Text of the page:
Syntaxus Dogmata

An Insane Developer's Journal

Spritely Sprites in Spriteland

The last quandary I’m slated to tackle is the whole cascading effects feature I’ve wanted for VertX.  See this post I made several days ago for details.  Originally, I was ruing the task of getting all of that working in VertX, but now I’m not so sure it’s going to be the chore I was expecting.

What I’m discovering now is that I don’t have much cascading left to do in the hierarchy, really.  My initial thought was to have sprite objects able to contain other sprite objects, but after thinking about it, I’m coming to realize that such a thing would be overkill for what I want to do with sprites.  Instead, I’m leaning toward having sprites contain multiple graphics (Texture2D objects), and manipulating them during the sprites’ Update() and Render() cycles.  That way their locations and transformations can be relative/cascaded or not as the game developer chooses.

So, in the time it’s taken me to get to this cascading effects issue, I’ve removed the Widget class from the hierarchy, added the Frame class, and decided that sprites don’t need to contain other sprites.  These three things together has made cascading effects something of a non-issue.  All I have left to do, really, is create a sprite with multiple textures, and voila!  I’m in business.

Once that’s done, I have a decision to make.  I could proceed to work on the Animation class, which is pretty exciting and a big leap toward making VertX’s a viable game development framework.  I’m tempted, however, by the prospect of working on Tetris again.  I’m in this to make games, after all, not merely to make an XNA-based framework for game development.  Tetris wouldn’t require any animations (that I can foresee right now), so this is an opportunity to actually put my framework work to work and make it work.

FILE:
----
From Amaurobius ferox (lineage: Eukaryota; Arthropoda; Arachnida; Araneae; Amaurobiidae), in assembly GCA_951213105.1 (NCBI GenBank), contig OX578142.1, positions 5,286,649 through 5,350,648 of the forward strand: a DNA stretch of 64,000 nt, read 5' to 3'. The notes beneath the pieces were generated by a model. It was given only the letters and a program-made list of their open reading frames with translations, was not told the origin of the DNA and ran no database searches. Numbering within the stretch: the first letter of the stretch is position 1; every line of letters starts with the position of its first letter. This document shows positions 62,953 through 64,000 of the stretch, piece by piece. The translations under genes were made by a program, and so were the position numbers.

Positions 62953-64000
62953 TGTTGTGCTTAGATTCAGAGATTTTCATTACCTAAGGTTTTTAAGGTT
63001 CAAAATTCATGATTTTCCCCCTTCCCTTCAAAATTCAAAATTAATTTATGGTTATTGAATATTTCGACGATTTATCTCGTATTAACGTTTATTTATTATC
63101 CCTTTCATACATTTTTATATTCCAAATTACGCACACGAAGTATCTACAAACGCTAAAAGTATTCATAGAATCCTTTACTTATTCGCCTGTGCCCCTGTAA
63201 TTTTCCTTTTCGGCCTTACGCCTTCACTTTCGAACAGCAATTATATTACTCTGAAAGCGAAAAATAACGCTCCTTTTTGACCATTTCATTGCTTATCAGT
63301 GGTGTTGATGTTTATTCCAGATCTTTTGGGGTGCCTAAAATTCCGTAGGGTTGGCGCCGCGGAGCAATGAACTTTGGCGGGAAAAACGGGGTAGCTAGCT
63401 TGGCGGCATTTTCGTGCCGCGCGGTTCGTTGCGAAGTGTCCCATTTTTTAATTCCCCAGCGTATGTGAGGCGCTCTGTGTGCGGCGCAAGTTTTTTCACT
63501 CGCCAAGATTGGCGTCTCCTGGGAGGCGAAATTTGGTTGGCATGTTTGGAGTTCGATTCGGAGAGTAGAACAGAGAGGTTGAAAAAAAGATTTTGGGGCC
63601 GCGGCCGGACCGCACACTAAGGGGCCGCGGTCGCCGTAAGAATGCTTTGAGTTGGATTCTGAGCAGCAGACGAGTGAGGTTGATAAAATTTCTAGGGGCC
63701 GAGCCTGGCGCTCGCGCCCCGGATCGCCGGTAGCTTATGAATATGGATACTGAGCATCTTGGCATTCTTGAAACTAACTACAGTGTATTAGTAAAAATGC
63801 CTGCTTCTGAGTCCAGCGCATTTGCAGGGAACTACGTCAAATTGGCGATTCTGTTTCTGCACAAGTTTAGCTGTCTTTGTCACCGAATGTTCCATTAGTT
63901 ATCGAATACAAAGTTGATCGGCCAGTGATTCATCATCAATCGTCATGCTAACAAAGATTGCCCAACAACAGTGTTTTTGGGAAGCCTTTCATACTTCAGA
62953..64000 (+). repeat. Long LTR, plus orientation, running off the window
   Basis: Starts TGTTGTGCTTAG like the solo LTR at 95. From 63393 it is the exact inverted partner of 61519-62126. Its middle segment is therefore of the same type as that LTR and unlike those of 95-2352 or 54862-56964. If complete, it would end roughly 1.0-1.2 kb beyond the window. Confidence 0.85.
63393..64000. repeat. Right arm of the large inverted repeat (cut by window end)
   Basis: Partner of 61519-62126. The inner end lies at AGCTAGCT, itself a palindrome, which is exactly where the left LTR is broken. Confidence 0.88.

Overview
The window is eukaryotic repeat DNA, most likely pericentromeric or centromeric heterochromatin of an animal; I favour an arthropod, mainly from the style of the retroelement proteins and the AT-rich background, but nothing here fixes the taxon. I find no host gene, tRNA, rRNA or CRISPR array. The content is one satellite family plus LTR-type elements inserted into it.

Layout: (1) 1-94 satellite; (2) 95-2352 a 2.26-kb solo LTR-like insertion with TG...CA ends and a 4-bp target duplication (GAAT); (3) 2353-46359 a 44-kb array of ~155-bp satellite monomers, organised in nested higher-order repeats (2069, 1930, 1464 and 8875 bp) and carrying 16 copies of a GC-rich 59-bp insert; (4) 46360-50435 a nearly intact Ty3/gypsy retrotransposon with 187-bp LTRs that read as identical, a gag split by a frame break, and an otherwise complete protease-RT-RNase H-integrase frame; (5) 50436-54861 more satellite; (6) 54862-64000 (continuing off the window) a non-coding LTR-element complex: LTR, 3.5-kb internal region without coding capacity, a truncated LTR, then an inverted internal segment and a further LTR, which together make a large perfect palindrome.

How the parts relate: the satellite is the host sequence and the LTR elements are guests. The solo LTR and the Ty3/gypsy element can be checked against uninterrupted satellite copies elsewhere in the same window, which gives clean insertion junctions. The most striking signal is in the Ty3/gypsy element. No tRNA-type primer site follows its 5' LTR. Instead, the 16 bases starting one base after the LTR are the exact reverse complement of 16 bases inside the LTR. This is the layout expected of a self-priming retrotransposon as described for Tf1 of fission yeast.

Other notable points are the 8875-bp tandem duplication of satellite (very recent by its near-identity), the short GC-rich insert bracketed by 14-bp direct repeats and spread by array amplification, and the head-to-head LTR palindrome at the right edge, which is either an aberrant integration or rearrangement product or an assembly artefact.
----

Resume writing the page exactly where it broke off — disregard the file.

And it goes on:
Yeah, that sounds more appealing.  I’ll extend VertX as needed with future games that are more sophisticated.


Apr 17, 2010 Posted by | VertX™, Video Games | , | Leave a comment

Sprites FTW, Quandaries FTB

Well, with the advent of a bitmapped on-screen paper airplane (with alpha channel transparency, no less!), I’ve achieved what I set out to do last weekend.  It was about as simple to achieve as I expected, but now that I’m to the point where I feel like returning to the Tetris game using VertX as my framework, I’ve come up with a few quandaries I’m trying to address…


I’m about to enter what I call my “muse mode,” which means I’m really just talking to myself, and documenting it for my own future reference and that of my therapist, attorney, legal guardian, royal concubine, etc.  Anything I say in here cannot be used against me in future posts, as I’m merely waxing philosophical, if not outright rhapsodic.


Currently, VertX sprites are wrapped in the Widget class, which I had intended to use as a logical single screen entity containing one or more sprites.   Now that I’m looking at the architecture from a game perspective, however, I’m starting to see a lot of functional redundancies between sprites and widgets.  I find myself asking, “Why not just couple the logic of widgets with the display data of sprites, and cut out the middle-man completely?”  All it would take is for sprites to be able to contain and render other sprites (which they could easily), and voila.   I’m seriously considering it.  It would remove a layer of complexity in the VertX hierarchy, and I’m having trouble seeing any down side to it right now.